Famous Antimetabole Examples
- “Eat to live, not live to eat.” – Socrates.
- “I go where I please, and I please where I go.” – Attributed to Duke Nukem.
- “In America, you can always find a party.
- “If you fail to plan, you plan to fail.”
- “Ask not what your country can do for you; ask what you can do for your country.” – John F.
What is Antimetabole in literature?
In rhetoric, antimetabole (/æntɪməˈtæbəliː/ AN-ti-mə-TAB-ə-lee) is the repetition of words in successive clauses, but in transposed order; for example, “I know what I like, and I like what I know”.
What is Antimetabole used for?
What Is The Purpose Of Antimetabole? Antimetabole exists primarily as a rhetorical and literary device, serving to ingrain a phrase or question in an audience’s mind.
What is an example of anaphora in literature?
Anaphora is a figure of speech in which words repeat at the beginning of successive clauses, phrases, or sentences. For example, Martin Luther King’s famous “I Have a Dream” speech contains anaphora: “So let freedom ring from the prodigious hilltops of New Hampshire.
What is Antimetabole in figure of speech?
Antimetabole is a figure of speech in which a phrase is repeated, but with the order of words reversed. John F. Kennedy’s words, “Ask not what your country can do for you, ask what you can do for your country,” is a famous example of antimetabole.
What is an example of Antimetabole?
Antimetabole is derived from a Greek word which means “turning about.” It is a literary term or device that involves repeating a phrase in reverse order. For example: “You like it; it likes you.” “Fair is foul and foul is fair.”
What are the examples of parallelism?
In English grammar, parallelism (also called parallel structure or parallel construction) is the repetition of the same grammatical form in two or more parts of a sentence. I like to jog, bake, paint, and watching movies. I like to jog, bake, paint, and watch movies.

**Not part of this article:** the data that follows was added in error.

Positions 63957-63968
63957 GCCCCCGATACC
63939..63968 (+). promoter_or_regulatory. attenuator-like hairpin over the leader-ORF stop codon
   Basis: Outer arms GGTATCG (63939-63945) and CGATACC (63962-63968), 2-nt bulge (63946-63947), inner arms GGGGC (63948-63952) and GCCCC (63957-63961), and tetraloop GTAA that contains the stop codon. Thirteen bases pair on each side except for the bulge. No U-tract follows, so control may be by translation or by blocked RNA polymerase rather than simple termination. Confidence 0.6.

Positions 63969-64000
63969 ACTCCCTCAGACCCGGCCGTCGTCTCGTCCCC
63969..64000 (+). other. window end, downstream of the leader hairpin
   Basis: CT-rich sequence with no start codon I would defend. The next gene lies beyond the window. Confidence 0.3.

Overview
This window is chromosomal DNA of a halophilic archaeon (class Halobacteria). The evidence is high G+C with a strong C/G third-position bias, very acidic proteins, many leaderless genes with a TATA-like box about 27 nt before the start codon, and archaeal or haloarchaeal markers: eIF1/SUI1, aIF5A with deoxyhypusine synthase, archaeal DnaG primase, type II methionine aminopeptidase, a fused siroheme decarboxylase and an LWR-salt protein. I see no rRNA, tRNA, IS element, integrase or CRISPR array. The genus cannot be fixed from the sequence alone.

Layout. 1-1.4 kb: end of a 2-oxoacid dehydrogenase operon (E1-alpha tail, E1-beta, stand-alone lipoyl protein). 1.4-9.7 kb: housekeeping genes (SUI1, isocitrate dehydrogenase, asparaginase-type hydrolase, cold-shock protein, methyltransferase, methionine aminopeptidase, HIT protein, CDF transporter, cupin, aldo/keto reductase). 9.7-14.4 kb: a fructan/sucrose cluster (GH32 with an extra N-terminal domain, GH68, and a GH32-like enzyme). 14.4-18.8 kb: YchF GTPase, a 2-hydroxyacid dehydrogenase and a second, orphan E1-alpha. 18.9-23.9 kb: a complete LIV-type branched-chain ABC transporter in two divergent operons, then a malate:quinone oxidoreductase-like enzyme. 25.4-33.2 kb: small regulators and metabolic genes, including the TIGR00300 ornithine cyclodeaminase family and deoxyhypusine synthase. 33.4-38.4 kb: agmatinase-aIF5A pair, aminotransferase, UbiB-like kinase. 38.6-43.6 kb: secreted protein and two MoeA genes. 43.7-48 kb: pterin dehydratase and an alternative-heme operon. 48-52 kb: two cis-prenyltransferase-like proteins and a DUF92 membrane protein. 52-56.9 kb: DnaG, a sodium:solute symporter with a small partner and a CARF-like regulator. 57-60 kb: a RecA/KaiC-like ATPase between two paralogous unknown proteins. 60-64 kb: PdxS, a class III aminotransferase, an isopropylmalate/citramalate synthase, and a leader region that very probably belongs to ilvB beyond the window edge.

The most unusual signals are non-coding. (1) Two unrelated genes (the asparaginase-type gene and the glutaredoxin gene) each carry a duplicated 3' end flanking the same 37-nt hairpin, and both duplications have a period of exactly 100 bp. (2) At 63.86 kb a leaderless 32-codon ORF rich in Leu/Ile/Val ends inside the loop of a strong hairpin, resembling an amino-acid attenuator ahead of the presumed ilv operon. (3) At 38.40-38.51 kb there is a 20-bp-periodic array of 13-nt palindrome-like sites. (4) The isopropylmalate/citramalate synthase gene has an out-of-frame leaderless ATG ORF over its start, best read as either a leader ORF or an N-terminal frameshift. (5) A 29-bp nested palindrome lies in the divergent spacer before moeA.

What is an example of Polysyndeton?
Polysyndeton is a stylistic device in which several coordinating conjunctions are used in succession in order to achieve an artistic effect. For example, in the sentence, “We have ships and men and money and stores,” the coordinating conjunction “and” is used in quick succession to join words occurring together.
What is an example of chiasmus?
Chiasmus is a figure of speech in which the grammar of one phrase is inverted in the following phrase, such that two key concepts from the original phrase reappear in the second phrase in inverted order. The sentence “She has all my love; my heart belongs to her,” is an example of chiasmus.
What is an example of Zeugma?
A zeugma is a literary term for using one word to modify two other words, in two different ways. An example of a zeugma is, “She broke his car and his heart.” For example, you could use the zeugma, “I lost my keys and my temper.” In Greek, zeugma means “a yoking,” as in yoking one word to two ideas.
What are 5 examples of repetition?
Examples of Repetition: Let it snow, let it snow, let it snow. “Oh, woeful, oh woeful, woeful, woeful day! “And miles to go before I sleep, and miles to go before I sleep.”
What is parallelism in writing?
Parallelism is the matching of the forms of words, phrases, or clauses within a sentence. Editing your work for parallel construction improves clarity and emphasizes your points.
What are 5 examples of assonance?
Examples of Assonance:
- The light of the fire is a sight. (
- Go slow over the road. (
- Peter Piper picked a peck of pickled peppers (repetition of the short e and long i sounds)
- Sally sells sea shells beside the sea shore (repetition of the short e and long e sounds)
- Try as I might, the kite did not fly. (
What is Antiphrasis in literature?
Antiphrasis is the rhetorical device of saying the opposite of what is actually meant in such a way that it is obvious what the true intention is. Some authors treat antiphrasis as merely a synonym for irony.
How do you say Antimetabole?
- noun: A repetition of words or an idea in a reverse order.
- From Greek antimetabole, from anti- (opposite) + metabole (change), from meta- (after, along) + bole (a throw).
- “Carl Sagan’s antimetabole ‘absence of evidence is not evidence of absence’ immediately comes to mind.”
What is a anaphora?
An anaphora is a rhetorical device in which a word or expression is repeated at the beginning of a number of sentences, clauses, or phrases.